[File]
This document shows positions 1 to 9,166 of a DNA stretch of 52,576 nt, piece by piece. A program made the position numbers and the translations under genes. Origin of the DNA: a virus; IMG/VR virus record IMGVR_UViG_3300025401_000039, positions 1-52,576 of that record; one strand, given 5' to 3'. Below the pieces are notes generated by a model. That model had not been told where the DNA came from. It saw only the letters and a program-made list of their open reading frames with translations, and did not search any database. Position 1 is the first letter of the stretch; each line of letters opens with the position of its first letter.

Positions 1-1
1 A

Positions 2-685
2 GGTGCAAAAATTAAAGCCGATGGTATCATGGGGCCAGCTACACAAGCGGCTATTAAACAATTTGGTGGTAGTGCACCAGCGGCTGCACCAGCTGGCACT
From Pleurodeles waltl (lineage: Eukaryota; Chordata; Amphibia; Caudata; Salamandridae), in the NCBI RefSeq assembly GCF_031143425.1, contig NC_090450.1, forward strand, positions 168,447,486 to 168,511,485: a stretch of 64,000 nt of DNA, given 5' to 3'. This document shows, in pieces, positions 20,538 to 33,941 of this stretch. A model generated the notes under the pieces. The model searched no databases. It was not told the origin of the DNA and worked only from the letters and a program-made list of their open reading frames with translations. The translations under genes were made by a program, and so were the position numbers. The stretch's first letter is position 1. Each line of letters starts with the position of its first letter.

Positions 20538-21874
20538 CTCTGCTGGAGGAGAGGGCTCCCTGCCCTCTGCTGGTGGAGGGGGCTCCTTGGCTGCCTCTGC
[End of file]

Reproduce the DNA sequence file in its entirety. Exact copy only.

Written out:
This document shows positions 1 to 9,166 of a DNA stretch of 52,576 nt, piece by piece. A program made the position numbers and the translations under genes. Origin of the DNA: a virus; IMG/VR virus record IMGVR_UViG_3300025401_000039, positions 1-52,576 of that record; one strand, given 5' to 3'. Below the pieces are notes generated by a model. That model had not been told where the DNA came from. It saw only the letters and a program-made list of their open reading frames with translations, and did not search any database. Position 1 is the first letter of the stretch; each line of letters opens with the position of its first letter.

Positions 1-1
1 A

Positions 2-685
2 GGTGCAAAAATTAAAGCCGATGGTATCATGGGGCCAGCTACACAAGCGGCTATTAAACAATTTGGTGGTAGTGCACCAGCGGCTGCACCAGCTGGCACT
From Pleurodeles waltl (lineage: Eukaryota; Chordata; Amphibia; Caudata; Salamandridae), in the NCBI RefSeq assembly GCF_031143425.1, contig NC_090450.1, forward strand, positions 168,447,486 to 168,511,485: a stretch of 64,000 nt of DNA, given 5' to 3'. This document shows, in pieces, positions 20,538 to 33,941 of this stretch. A model generated the notes under the pieces. The model searched no databases. It was not told the origin of the DNA and worked only from the letters and a program-made list of their open reading frames with translations. The translations under genes were made by a program, and so were the position numbers. The stretch's first letter is position 1. Each line of letters starts with the position of its first letter.

Positions 20538-21874
20538 CTCTGCTGGAGGAGAGGGCTCCCTGCCCTCTGCTGGTGGAGGGGGCTCCTTGGCTGCCTCTGC